I left Hong Kong after three weeks in China on January 6th. Days later the epidemic arose. Still in Hong Kong were my wife’s parents, two sisters, and their five children ages 13 years to 18 months – all hunkered down. And in the last 50+ days of isolation, we’ve video-called them several times a week and learned from their experience. They worked from home, their schools went on-line, mandatory social distancing, and on and on. In an international, multi-cultural city of 7 million, life changed overnight.
First, a little perspective. In 1918, my grandfather joined the cavalry during World War I and almost died of influenza, which swept the world. He never left Wisconsin during his service and watched thousands of his fellow soldiers die. He started his family during the Great Depression and raised them in the shadow of World War II. Perspective.
This is not the first pandemic, nor likely to be the last one in my lifetime. I have gleaned much from my sisters’ experience in Hong Kong and hope these learnings provide you with encouragement that you’ll need over the next few weeks and months.
Take advantage of this time. In our hurry-up, hustle-bustle world, slow down, spend time with family, invest in yourself. Spring cleaning started this past weekend, much to my chagrin, but inspired by my wife. For many faiths, this is a time of introspection, fasting, and atonement. Invest in yourself, take the debris off the exercise equipment in the basement and start the healthy lifestyle you promised yourself. Bike, hike, walk, explore. Read – not a series of blogs, but a book or books.* Below we have some DBD recommendations for you no matter what your genre. And yes, use Kindle amigos.
Second, social isolation is physical, not mental. Use technology to connect with friends across the globe. Take those long walks in the woods – social distancing doesn’t mean you cannot commune with nature on a spring day. I’m having dinner virtually with my daughter and future son-in-law tonight – courtesy of Zoom. Sure, it seems like a great time to binge watch Netflix, but hey, you do that even when there’s not a health challenge. We are social animals and you should recognize and satisfy your need to connect with others – especially you relationship-types out there! And now is a GREAT time for stewardship by distance. People are home, not traveling, and yes, a little bored. Eager to connect. Call your Top 20/Next 30. No agenda. Just, “How are you? What is concerning you?”
Third, be aware, but not anxious. This is strategic thinking time. I love this chart, because we have increasingly spent more and more time in the lower-left quadrant of urgent but not important. Now is your time for the upper right – not urgent, but important. Your organization is going to need your strategic thinking. Now is the time to breathe and think deeply about the short and long-term needs of your organization. When the cloud lifts, you need to be ready.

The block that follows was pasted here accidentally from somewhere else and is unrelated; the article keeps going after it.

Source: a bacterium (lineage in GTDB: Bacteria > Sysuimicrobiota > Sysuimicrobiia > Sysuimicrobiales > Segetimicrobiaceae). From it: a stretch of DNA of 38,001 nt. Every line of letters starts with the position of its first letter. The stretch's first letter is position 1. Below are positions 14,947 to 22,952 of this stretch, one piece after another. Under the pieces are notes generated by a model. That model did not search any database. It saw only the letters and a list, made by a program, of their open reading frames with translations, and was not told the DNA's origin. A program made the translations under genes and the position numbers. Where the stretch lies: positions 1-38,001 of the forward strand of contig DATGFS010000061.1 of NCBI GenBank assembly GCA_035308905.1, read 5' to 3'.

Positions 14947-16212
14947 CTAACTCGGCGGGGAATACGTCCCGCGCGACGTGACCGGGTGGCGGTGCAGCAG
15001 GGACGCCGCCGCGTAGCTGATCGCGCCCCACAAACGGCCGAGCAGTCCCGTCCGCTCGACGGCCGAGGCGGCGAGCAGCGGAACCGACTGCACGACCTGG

In my early days, I worked with the American Medical Association during the hysteria and misinformation of the HIV/AIDS epidemic. I learned then to heed the counsel of medical professionals and epidemiologists. Through the fog of countless “opinions” and “rumors,” I learned to take their health recommendations seriously. Today is no different. I am choosing to stay at home for the next two weeks and am practicing social distancing. If not for myself, then for the millions of vulnerable Americans, like my friend that recently began chemotherapy, or my friend’s daughter that takes immunosuppressants for the liver transplant she received years ago.
Perspective. This too will pass. We will all receive and apply learnings. We will all be better for this experience in the end, as painful as it is today. Stay in touch.
Here are some choice books for your edification:
- “Prisoners of Geography”, by Tim Marshall - some good lessons on this global pandemic
- “Heat”, by Bill Buford – biography of career change
- “The Glass Castle”, by Jeannette Walls – amazing autobiography of resilience and redemption.
- “Salt, Sugar, Fat”, by Michael Moss - the science and consequences of good and bad diet.
- “Salt, Fat, Acid, Heat”, by Samin Norsa – a feel good lesson on the science of cooking.
- “Beneath the Scarlet Sky”, Mark Sullivan
- “All the Light We Can Not See,” Anthony Doerr
- “And the Mountains Echoed”, Khaled Hosseini
- “The Traitor’s Elblem”, by Juan Gomez-Jurado
- “419” by Will Ferguson – a techno-cyber-science thriller about cyber-warfare
For you business over-achievers:
- “The Ideal Team Player”, by Pat Lencioni– a great lesson on how to find the right people for your organization.
- “Never Split the Difference,” Chris Voss – lifetime of lesson in negotiation and human nature.
*For you movie nuts, email me your favorite movie – I'll send back three recommendations you’ll like just as much, if not more. Dan.email@example.com. And don’t send me “Ishtar.”